The ongoing labor dispute at West Coast ports is getting federal attention, with the U.S. Federal Mediation and Conciliation Service agreeing to send a senior mediator to move negotiations forward.
“We are prepared and ready to render prompt assistance,” said Allison Beck, acting director of the FMCS. The move is an about-face from the White House’s position in November, as reported by Bloomberg at the time.
The FMCS is not releasing information regarding future meeting dates and locations, per agency policy. In addition, the FMCS says it will have no further comment regarding the status or substance of the negotiations at this time.
The slowdown, which involves 29 ports and hundreds of billions of dollars in imports and exports, is taking a toll on U.S. commerce, but not only for the produce suppliers whose fruits and vegetables are rotting inside idle shipping containers or the retailers whose delayed goods garnered headlines in December because of the holiday season.
Distributors and manufacturers are also being disrupted by this giant kink in the global supply chain. The stalled contract talks between shipping lines and longshoremen are holding up companies’ Pacific Rim imports at docks from Tacoma, WA, to Long Beach, CA.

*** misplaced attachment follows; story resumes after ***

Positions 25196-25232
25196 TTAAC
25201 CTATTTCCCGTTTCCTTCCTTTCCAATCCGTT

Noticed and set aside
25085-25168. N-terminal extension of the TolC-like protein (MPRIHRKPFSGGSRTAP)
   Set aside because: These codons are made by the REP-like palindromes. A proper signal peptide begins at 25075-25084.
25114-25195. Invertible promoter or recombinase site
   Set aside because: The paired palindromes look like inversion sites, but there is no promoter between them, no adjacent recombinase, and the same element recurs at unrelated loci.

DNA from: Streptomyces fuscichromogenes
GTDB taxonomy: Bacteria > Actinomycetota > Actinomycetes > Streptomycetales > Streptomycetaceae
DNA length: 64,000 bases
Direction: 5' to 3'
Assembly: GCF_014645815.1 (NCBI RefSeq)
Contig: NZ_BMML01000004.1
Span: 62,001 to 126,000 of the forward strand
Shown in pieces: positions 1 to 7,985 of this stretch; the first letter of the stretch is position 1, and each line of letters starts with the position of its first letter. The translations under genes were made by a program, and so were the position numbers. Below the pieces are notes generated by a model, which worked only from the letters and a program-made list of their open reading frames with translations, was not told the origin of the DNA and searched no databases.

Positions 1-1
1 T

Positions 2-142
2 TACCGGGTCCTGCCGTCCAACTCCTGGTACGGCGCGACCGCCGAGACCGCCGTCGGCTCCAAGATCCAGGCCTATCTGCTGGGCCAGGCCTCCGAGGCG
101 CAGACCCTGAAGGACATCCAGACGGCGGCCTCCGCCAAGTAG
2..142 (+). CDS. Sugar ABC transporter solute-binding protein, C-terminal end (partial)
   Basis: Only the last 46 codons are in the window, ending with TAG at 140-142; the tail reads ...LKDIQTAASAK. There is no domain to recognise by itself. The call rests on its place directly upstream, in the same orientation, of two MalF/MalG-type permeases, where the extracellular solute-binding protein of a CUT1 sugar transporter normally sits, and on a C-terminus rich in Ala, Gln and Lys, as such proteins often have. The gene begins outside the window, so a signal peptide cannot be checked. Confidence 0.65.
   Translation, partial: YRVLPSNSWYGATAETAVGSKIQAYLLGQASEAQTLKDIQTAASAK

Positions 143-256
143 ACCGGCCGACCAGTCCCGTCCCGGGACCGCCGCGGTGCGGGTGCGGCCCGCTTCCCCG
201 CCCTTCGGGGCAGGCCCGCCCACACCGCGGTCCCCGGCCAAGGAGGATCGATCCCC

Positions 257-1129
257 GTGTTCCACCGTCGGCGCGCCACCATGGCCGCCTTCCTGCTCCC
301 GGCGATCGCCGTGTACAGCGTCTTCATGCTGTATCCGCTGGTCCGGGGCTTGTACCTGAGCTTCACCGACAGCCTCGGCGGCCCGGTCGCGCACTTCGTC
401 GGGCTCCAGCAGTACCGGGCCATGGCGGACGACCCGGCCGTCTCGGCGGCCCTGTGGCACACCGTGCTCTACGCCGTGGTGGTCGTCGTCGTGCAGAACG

The Pacific Maritime Association, which represents West Coast port operators, claims the Longshoremen Workers Union is deliberately slacking on unloading containers from ships that arrive from Asia. The union attributes the slowdown to increased volume and dock equipment shortage. Members of the union have been working without a contract since July 1, 2014.
Andy Mitchell, director of supply chain and marketing at jan-san and safety equipment distributor CCP Industries, which imports 80 to 100 containers each month from China and Malaysia, said the company has been experiencing delays of two to four weeks because of the slowdown.
“It has been very challenging on our supply chain, causing back orders and increased investment in inventory levels,” says Mitchell, who worries that the disruption could have a devastating and lasting effect nationally. “Shipping lines were expecting things to improve in October 2014 and they did not. And with an improved U.S. economy forecast for 2015 and continued tight capacity, there is no light at the end of the tunnel.”
Bill Childers, president of bearing manufacturer C&U Americas, Plymouth, MI, said the port slowdown is causing major headaches for his company, which imports a couple of containers a week into Long Beach. So far, however, Childers says the problem is about time rather than money, and careful inventory planning is critical.
“It’s probably the most painful thing we’re facing right now,” Childers says. “It’s costing a week or two for every shipment. What it means is we’ve got to order further and further ahead and allow for more of these delays. It ends up inflating our inventory.”
Childers says it doesn’t make sense to ship to other ports, like those on the Gulf or East coasts, because not only would that add the same amount of time the West Coast delays are already causing, but it would add shipping costs.